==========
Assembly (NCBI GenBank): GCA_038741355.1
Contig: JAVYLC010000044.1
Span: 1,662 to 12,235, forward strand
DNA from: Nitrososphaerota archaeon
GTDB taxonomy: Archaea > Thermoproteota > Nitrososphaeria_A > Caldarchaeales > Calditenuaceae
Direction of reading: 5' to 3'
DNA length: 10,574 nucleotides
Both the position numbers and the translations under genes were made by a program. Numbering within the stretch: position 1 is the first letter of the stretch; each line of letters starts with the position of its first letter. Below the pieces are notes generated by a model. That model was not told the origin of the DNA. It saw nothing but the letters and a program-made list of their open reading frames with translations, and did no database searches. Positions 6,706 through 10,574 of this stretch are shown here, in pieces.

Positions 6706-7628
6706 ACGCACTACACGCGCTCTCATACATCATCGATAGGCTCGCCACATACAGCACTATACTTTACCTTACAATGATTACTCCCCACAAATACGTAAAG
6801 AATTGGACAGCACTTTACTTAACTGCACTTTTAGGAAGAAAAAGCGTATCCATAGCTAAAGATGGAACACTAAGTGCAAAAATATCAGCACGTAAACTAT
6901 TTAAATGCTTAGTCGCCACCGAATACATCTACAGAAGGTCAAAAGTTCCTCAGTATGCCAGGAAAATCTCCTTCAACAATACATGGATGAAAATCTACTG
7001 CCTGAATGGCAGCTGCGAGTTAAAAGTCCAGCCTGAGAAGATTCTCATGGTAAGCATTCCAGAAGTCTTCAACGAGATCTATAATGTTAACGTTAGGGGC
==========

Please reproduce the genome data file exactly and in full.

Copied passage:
Assembly (NCBI GenBank): GCA_038741355.1
Contig: JAVYLC010000044.1
Span: 1,662 to 12,235, forward strand
DNA from: Nitrososphaerota archaeon
GTDB taxonomy: Archaea > Thermoproteota > Nitrososphaeria_A > Caldarchaeales > Calditenuaceae
Direction of reading: 5' to 3'
DNA length: 10,574 nucleotides
Both the position numbers and the translations under genes were made by a program. Numbering within the stretch: position 1 is the first letter of the stretch; each line of letters starts with the position of its first letter. Below the pieces are notes generated by a model. That model was not told the origin of the DNA. It saw nothing but the letters and a program-made list of their open reading frames with translations, and did no database searches. Positions 6,706 through 10,574 of this stretch are shown here, in pieces.

Positions 6706-7628
6706 ACGCACTACACGCGCTCTCATACATCATCGATAGGCTCGCCACATACAGCACTATACTTTACCTTACAATGATTACTCCCCACAAATACGTAAAG
6801 AATTGGACAGCACTTTACTTAACTGCACTTTTAGGAAGAAAAAGCGTATCCATAGCTAAAGATGGAACACTAAGTGCAAAAATATCAGCACGTAAACTAT
6901 TTAAATGCTTAGTCGCCACCGAATACATCTACAGAAGGTCAAAAGTTCCTCAGTATGCCAGGAAAATCTCCTTCAACAATACATGGATGAAAATCTACTG
7001 CCTGAATGGCAGCTGCGAGTTAAAAGTCCAGCCTGAGAAGATTCTCATGGTAAGCATTCCAGAAGTCTTCAACGAGATCTATAATGTTAACGTTAGGGGC